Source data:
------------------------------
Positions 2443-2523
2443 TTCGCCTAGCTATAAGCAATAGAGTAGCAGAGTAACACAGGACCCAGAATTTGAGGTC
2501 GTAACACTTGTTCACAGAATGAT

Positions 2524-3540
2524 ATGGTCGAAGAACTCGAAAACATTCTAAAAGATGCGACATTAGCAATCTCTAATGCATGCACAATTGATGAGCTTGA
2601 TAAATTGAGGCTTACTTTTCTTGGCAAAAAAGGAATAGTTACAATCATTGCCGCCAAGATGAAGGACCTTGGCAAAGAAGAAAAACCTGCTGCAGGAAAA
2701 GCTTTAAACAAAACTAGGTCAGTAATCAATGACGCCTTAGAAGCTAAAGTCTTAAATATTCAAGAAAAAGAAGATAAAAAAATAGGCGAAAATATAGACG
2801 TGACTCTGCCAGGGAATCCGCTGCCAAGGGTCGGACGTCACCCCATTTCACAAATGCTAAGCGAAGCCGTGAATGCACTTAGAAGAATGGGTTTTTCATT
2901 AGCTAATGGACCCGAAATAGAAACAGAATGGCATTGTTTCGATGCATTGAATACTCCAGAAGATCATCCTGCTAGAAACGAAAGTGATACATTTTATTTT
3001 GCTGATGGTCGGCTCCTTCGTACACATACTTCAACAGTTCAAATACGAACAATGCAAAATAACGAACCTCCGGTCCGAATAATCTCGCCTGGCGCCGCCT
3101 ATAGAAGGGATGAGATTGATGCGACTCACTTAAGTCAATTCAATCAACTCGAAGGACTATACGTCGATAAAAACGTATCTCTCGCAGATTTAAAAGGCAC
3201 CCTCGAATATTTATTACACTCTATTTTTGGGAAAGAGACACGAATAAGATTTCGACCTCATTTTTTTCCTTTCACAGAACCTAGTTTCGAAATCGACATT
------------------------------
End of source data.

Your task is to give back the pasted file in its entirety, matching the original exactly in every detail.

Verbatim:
Positions 2443-2523
2443 TTCGCCTAGCTATAAGCAATAGAGTAGCAGAGTAACACAGGACCCAGAATTTGAGGTC
2501 GTAACACTTGTTCACAGAATGAT

Positions 2524-3540
2524 ATGGTCGAAGAACTCGAAAACATTCTAAAAGATGCGACATTAGCAATCTCTAATGCATGCACAATTGATGAGCTTGA
2601 TAAATTGAGGCTTACTTTTCTTGGCAAAAAAGGAATAGTTACAATCATTGCCGCCAAGATGAAGGACCTTGGCAAAGAAGAAAAACCTGCTGCAGGAAAA
2701 GCTTTAAACAAAACTAGGTCAGTAATCAATGACGCCTTAGAAGCTAAAGTCTTAAATATTCAAGAAAAAGAAGATAAAAAAATAGGCGAAAATATAGACG
2801 TGACTCTGCCAGGGAATCCGCTGCCAAGGGTCGGACGTCACCCCATTTCACAAATGCTAAGCGAAGCCGTGAATGCACTTAGAAGAATGGGTTTTTCATT
2901 AGCTAATGGACCCGAAATAGAAACAGAATGGCATTGTTTCGATGCATTGAATACTCCAGAAGATCATCCTGCTAGAAACGAAAGTGATACATTTTATTTT
3001 GCTGATGGTCGGCTCCTTCGTACACATACTTCAACAGTTCAAATACGAACAATGCAAAATAACGAACCTCCGGTCCGAATAATCTCGCCTGGCGCCGCCT
3101 ATAGAAGGGATGAGATTGATGCGACTCACTTAAGTCAATTCAATCAACTCGAAGGACTATACGTCGATAAAAACGTATCTCTCGCAGATTTAAAAGGCAC
3201 CCTCGAATATTTATTACACTCTATTTTTGGGAAAGAGACACGAATAAGATTTCGACCTCATTTTTTTCCTTTCACAGAACCTAGTTTCGAAATCGACATT